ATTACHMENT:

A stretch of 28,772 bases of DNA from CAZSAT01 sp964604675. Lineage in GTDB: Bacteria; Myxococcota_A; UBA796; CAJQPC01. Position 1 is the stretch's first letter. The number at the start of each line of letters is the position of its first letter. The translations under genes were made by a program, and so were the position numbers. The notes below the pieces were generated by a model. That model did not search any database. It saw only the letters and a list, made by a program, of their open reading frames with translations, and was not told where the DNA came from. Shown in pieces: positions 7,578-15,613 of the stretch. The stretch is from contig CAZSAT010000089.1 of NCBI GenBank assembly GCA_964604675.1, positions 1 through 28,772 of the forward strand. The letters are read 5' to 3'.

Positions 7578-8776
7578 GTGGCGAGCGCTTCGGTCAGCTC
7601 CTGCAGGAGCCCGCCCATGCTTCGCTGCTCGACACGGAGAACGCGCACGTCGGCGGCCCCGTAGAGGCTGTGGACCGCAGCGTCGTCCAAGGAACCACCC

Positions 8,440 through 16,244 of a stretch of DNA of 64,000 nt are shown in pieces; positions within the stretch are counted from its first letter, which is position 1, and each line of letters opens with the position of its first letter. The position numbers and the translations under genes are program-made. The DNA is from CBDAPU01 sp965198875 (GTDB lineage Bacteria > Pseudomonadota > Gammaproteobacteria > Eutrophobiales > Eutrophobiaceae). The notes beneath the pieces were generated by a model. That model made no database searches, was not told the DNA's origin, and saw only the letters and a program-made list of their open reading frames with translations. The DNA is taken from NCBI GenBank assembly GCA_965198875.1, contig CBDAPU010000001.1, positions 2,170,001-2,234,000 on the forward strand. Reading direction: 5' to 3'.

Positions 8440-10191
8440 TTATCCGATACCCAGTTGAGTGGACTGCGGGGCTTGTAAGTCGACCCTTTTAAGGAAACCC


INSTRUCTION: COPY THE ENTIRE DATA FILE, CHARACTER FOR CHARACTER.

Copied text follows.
A stretch of 28,772 bases of DNA from CAZSAT01 sp964604675. Lineage in GTDB: Bacteria; Myxococcota_A; UBA796; CAJQPC01. Position 1 is the stretch's first letter. The number at the start of each line of letters is the position of its first letter. The translations under genes were made by a program, and so were the position numbers. The notes below the pieces were generated by a model. That model did not search any database. It saw only the letters and a list, made by a program, of their open reading frames with translations, and was not told where the DNA came from. Shown in pieces: positions 7,578-15,613 of the stretch. The stretch is from contig CAZSAT010000089.1 of NCBI GenBank assembly GCA_964604675.1, positions 1 through 28,772 of the forward strand. The letters are read 5' to 3'.

Positions 7578-8776
7578 GTGGCGAGCGCTTCGGTCAGCTC
7601 CTGCAGGAGCCCGCCCATGCTTCGCTGCTCGACACGGAGAACGCGCACGTCGGCGGCCCCGTAGAGGCTGTGGACCGCAGCGTCGTCCAAGGAACCACCC

Positions 8,440 through 16,244 of a stretch of DNA of 64,000 nt are shown in pieces; positions within the stretch are counted from its first letter, which is position 1, and each line of letters opens with the position of its first letter. The position numbers and the translations under genes are program-made. The DNA is from CBDAPU01 sp965198875 (GTDB lineage Bacteria > Pseudomonadota > Gammaproteobacteria > Eutrophobiales > Eutrophobiaceae). The notes beneath the pieces were generated by a model. That model made no database searches, was not told the DNA's origin, and saw only the letters and a program-made list of their open reading frames with translations. The DNA is taken from NCBI GenBank assembly GCA_965198875.1, contig CBDAPU010000001.1, positions 2,170,001-2,234,000 on the forward strand. Reading direction: 5' to 3'.

Positions 8440-10191
8440 TTATCCGATACCCAGTTGAGTGGACTGCGGGGCTTGTAAGTCGACCCTTTTAAGGAAACCC